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Assume Nothing: new book details alleged abuse by former New York attorney general

Edward Helmore
·6-min read

Amid warnings that domestic abuse has spiked alarmingly during the pandemic, an account published on Tuesday of a year-long relationship between a women’s right’s activist and successful producer Tanya Selvaratnam and the former New York state attorney general Eric Schneiderman, could hardly be more timely.

Selvaratnam went public with accusations of intimate violence against her former boyfriend in the New Yorker in May 2018. Three other women who had been involved with Schneiderman also came forward with disturbing accounts of subjugation.

The attorney general, who had established a political platform as a civil rights advocate, including suing the convicted rapist Harvey Weinstein, stepped down.

The New York governor, Andrew Cuomo, called for a special prosecutor to look into the allegations against Schneiderman, but after a six-month criminal investigation prosecutors concluded that while the accusations of abuse were credible, there were legal hurdles to bringing charges. Schneiderman has denied the allegations.

In Assume Nothing: A Story of Intimate Violence, Selvaratnam describes “a fairytale that became a nightmare” and recounts the relationship in the context of Schneiderman’s “entrapment, isolation, control, demeaning, and abuse”. The account makes for disturbing reading in which alleged physical abuse was but one instrument of subjugation.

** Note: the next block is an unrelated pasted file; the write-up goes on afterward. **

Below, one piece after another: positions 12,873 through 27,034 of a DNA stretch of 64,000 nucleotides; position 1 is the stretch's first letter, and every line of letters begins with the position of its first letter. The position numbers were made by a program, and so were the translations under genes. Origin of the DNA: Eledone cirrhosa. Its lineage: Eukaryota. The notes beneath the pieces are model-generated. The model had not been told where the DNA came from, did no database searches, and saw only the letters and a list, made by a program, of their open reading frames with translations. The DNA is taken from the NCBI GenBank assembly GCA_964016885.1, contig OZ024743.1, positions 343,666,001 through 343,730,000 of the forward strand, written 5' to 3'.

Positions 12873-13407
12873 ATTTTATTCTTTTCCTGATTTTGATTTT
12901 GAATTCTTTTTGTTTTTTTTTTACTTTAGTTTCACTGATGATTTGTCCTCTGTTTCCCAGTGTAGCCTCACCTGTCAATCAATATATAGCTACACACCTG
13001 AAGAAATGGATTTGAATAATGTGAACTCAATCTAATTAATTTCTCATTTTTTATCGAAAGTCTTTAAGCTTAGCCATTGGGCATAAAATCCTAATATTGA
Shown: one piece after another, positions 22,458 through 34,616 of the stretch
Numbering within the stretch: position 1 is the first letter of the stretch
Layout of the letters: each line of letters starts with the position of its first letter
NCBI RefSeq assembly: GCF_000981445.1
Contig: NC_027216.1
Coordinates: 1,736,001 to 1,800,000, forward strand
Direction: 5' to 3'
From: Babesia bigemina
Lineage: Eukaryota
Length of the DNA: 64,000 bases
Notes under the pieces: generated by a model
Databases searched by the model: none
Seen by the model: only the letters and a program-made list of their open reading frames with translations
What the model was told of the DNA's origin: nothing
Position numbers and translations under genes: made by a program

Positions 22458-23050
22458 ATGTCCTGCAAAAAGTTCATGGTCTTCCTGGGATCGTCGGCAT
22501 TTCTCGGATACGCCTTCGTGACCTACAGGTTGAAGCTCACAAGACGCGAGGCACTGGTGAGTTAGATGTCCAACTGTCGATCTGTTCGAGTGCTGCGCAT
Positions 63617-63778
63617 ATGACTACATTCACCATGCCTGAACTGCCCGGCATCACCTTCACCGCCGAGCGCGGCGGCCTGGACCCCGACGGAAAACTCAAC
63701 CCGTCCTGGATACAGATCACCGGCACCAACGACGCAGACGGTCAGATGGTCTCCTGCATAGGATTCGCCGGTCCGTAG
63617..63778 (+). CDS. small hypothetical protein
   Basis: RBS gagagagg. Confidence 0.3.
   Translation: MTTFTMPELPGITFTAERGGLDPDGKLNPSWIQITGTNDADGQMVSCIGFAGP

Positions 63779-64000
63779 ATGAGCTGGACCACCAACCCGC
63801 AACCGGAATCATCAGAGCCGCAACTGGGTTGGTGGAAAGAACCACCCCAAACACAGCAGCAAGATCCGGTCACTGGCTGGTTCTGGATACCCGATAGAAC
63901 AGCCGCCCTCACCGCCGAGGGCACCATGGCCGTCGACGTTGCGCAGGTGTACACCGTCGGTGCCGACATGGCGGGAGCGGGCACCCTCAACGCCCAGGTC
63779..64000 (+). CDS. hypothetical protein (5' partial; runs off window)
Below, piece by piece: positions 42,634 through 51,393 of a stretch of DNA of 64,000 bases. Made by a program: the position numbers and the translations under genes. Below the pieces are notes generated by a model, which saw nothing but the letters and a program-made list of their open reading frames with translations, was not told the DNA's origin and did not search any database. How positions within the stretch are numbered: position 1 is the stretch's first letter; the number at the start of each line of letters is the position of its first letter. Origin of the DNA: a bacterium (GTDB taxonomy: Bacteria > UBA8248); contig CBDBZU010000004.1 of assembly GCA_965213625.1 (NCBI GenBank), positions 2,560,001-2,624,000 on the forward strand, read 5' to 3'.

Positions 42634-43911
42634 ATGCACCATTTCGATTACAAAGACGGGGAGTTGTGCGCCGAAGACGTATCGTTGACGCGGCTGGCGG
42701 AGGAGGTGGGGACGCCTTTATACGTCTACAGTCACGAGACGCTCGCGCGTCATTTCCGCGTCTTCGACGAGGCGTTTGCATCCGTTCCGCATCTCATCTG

Selvaratnam alleges that Schneiderman would “slap me until I agreed to call him ‘Master’ or ‘Daddy’”. He recounted his fantasies of finding me somewhere far away to be his slave, his “brown girl”.

The abuse, she said, increased to the point that Schneiderman spat on her and choked her. “I didn’t realize it at the time, but I was dealing with the kind of abuse that can go on between people in committed relationships: intimate violence.

“But I had convinced myself that he would be my partner, maybe for life. If I wanted to keep him, I felt I had to let him dominate me.” Scared to come forward with her story, Selvaratnam writes that Schneiderman threatened to kill her if they broke up.

In an interview with the Guardian on Tuesday, Selvaratnam, who is also the author of The Big Lie, an examination of the work-family conflict many women face, said she “wrote her way out of the darkness” of that relationship.

She described intimate partner violence (IPV) in committed relationships as the next wave of the #MeToo movement. In recent weeks, Evan Rachel Wood and FKA twigs have come forward with their own accounts of abuse within past relationships, while Justin Timberlake issued an apology to Britney Spears for “missteps” that he said contributed to “a system that condones misogyny and racism”.

In coming forward, Selvaratnam hopes to “shift the perception of what a victim looks like”.

“Even fierce women – strong and independent – get abused. And there are so many people who can’t get out of abusive relationships because they don’t have the support and resources to do so. The pandemic has heightened the urgency of a domestic violence crisis because victims have been in lockdown with their abusers.”